He said he often recommends organizations start with the ISO 9001: QMS because “if properly implemented, it will provide the CEO and senior leadership team with a mental model for management based on an organizational system, not a functional silo.” He added, “Often when senior leaders first read the [Baldrige Criteria], their response is, ‘Where does it tell me what to do?’

The concept of a nonprescriptive, interrelated, systems-based business model is contrary to teaching in most business schools.” Why is this so? As Schulingkamp explained, “The typical professor in business school is an expert in a very specific field of study. Business leaders usually have studied with brilliant professors in accounting, economics, marketing, management, statistics, etc. But it is rare for a business professor to be an expert on the interrelationship, alignment, and integration of business systems. In fact, few business schools teach ‘quality management’ beyond the level of an overview course.”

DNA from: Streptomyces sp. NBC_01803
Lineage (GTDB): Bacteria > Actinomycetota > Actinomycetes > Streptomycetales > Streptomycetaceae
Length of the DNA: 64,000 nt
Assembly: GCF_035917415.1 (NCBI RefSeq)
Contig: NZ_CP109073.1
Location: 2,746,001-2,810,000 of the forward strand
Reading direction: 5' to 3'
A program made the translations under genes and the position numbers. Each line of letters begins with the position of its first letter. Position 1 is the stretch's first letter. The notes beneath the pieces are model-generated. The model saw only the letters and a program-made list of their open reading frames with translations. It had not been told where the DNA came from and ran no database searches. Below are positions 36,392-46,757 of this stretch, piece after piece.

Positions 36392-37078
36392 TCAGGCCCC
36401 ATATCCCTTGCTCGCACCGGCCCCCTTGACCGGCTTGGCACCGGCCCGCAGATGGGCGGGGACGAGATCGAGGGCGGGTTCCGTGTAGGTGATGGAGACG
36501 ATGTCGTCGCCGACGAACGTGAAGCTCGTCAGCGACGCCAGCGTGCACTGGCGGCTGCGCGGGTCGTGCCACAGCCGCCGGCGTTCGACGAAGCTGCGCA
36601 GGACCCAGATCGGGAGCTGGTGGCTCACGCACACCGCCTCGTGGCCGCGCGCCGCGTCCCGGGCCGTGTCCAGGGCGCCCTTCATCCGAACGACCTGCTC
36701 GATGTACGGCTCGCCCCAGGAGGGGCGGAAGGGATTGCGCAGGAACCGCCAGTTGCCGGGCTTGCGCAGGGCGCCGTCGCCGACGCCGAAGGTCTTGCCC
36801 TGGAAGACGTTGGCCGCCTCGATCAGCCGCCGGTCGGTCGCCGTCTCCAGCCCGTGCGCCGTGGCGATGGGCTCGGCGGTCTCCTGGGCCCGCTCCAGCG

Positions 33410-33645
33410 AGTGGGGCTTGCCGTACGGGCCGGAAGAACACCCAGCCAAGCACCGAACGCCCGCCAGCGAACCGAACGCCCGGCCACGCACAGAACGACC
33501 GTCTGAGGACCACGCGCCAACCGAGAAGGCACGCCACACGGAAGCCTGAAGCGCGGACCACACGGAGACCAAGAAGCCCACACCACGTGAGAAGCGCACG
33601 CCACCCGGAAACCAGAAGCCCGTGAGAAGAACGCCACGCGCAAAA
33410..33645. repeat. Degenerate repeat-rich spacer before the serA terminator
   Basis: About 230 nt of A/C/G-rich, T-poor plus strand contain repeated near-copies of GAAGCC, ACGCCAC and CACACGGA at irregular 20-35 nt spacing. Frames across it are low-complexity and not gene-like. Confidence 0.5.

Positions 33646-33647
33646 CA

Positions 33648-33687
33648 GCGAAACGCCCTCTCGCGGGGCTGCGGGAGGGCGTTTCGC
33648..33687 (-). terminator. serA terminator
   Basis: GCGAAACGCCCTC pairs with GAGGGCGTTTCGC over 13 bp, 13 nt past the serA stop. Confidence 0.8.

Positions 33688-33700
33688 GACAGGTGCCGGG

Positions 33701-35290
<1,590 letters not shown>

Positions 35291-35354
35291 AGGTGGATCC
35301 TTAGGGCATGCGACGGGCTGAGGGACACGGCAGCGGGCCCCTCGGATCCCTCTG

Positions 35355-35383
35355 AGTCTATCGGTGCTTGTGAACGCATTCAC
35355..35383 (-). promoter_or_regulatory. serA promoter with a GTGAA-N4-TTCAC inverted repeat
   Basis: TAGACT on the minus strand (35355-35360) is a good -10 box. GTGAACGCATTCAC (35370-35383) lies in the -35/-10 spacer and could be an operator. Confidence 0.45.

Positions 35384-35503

To highlight differences between the Baldrige business model and the ISO 9001: QMS, Schulingkamp starts with a comparison of the Leadership category of the Baldrige Criteria and the Management Commitment clause of ISO:9001 QMS. He explained that senior leaders (in particular, the CEO), are responsible for developing management systems and creating value.

“We know from ancient philosophers such as Aristotle to modern management gurus such as W.  Edwards Deming—plus hundreds of contemporary practitioners, researchers, and authors—that leadership is the key to improving organizational performance,” said Schulingkamp. “Deming wrote and often spoke about the role of senior leadership and the importance of leaders’ understanding of systems thinking.

For example, in his 1993 book The New Economics for Industry, Government, and Education, he described his “System of Profound Knowledge,” a powerful construct that consists of four important concepts: (1) an appreciation of a system, (2) understanding of variation, (3) psychology and (4) epistemology, or a theory of knowledge.” As Schulingkamp sees it, the ISO 9001: QMS “provides the structure and prescription for senior leaders to begin the process of understanding the organization as it relates to the customer.”